pesto_coppercrownWhat’s wonderful about this product is that the chef has values in alignment with the values at Neighbors Market: supporting our local economy, clean food, all natural products. The pistachios are grown by Classic Foods out of California and the balance of the ingredients come from Oregon-Washington farmers. That pretty much satisfies the question about humane treatment of workers and animals by virtue of just knowing who the farmers are (Chef David sees most of them at weekly Farmers Markets) and definitely supports our local economy. Oh, and I don’t want to leave out what an extraordinary taste experience these pestos are.

Check out the farmers:
This video features Rick Steffin of Rick Steffin Farm.
Deep Roots Farm
The FaceBook page for Springwater Farm
Gee Creek Farm and Mill
Gathering Together Farm
You can find them all at the Portland Farmers Market and you’ll find these delicious pestos in our cooler and freezer. Don’t forget the Partners Crackers or fresh local breads to pair with the pesto.

George’s All Purpose Greens Recipe

George’s All Purpose Greens Recipe

Serves 4*

(I used tronchuda and enjoyed the sweetness of this dish)

tronchuda
To prepare: cut on the vertical two medium onions; mince 6 or more cloves of garlic;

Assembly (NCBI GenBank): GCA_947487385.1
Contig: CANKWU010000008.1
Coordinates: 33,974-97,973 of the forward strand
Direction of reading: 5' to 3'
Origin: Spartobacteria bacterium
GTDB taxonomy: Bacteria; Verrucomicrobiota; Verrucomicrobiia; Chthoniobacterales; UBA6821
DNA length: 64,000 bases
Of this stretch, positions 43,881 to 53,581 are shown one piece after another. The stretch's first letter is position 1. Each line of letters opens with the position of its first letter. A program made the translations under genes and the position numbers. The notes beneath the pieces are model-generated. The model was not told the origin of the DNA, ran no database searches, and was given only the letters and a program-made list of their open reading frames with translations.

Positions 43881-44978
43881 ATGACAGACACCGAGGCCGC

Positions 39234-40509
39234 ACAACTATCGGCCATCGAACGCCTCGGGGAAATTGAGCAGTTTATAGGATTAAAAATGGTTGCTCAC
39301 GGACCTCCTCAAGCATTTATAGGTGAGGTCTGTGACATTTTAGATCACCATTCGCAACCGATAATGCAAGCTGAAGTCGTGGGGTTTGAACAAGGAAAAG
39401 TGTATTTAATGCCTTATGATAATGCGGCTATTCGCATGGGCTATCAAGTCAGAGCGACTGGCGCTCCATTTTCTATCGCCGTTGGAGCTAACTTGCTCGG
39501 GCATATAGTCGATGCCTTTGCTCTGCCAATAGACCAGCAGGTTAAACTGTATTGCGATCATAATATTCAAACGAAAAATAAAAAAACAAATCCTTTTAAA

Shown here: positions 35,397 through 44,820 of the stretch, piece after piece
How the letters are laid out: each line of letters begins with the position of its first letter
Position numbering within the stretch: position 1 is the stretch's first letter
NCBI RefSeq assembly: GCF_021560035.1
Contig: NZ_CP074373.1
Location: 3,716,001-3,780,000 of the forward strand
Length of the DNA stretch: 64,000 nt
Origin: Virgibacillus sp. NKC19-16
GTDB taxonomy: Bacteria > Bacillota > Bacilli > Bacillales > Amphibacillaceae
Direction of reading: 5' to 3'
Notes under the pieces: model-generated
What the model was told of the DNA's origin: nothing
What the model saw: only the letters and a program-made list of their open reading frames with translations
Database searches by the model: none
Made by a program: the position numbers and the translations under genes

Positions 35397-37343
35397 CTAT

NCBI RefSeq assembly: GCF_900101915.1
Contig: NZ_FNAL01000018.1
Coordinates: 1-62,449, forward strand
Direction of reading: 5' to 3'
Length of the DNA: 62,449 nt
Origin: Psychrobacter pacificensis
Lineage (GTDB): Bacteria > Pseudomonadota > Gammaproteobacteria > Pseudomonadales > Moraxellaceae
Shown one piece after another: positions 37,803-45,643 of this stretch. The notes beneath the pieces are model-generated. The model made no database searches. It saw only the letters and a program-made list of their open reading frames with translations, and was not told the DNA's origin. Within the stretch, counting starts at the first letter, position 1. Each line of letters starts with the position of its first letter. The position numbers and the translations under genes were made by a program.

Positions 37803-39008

chop  about ½-3/4 pound  of greens** after de-stemming. Chop stems separately. Option: matchstick at least one carrot. Option: cut fennel bulb on the vertical.

 

tronchuda_wineTo begin: Sauté onions in olive oil with as much garlic as you like. When translucent add one tablespoon of honey. Set Aside.  Option: Sauté carrots in grapeseed oil until crisp. Set aside on paper towel to drain. Sauté green’s stems and/or fennel bulb until soft. Set aside.

 

Heat ½ to 1 cup wine in a pan big enough to hold greens that has a lid. For wine we use George’s Homemade Wines, usually mead or ginger wine, but a sweeter white works—Gewurz, Riesling, etc. Add greens and cover until JUST wilted. Do not overcook!tronchuda_cooking

 

Stir in all other ingredients except carrots and put on a platter. Garnish top with crisped carrots. Option: Sprinkle with Island’s End Farm sweet onion chips. Option: Sprinkle with roasted nuts, your choice. We use hazelnuts or sliced almonds. Option: Dust with fresh grated parmesan.tronchuda_finish

 

 

*George never measures anything, so this is a guesstimate as to how many it will serve.

 

**Greens may be a mix of beet greens, spinach, chard, perpetual spinach, kale of any type, collards, turnip greens, bok choy, tatsoi, cabbage leaves or tronchuda in any combination to equal ½ to ¾ pound. To quote George: ‘whatever’s around!”

Thank you to the farmers at Island’s End Farm.

A small example of micro-economics

One World Merchants Logo

One World Merchanst

Just up the street, business neighbor One World Merchants, was vandalized. Broken plate-glass windows, smashed glass display cases and a foiled attempt of robbing silver jewelry. As a Main Street retail store in Vancouver, WA, I’m pretty sure there isn’t a lot of excess cash and the owners are directly affected.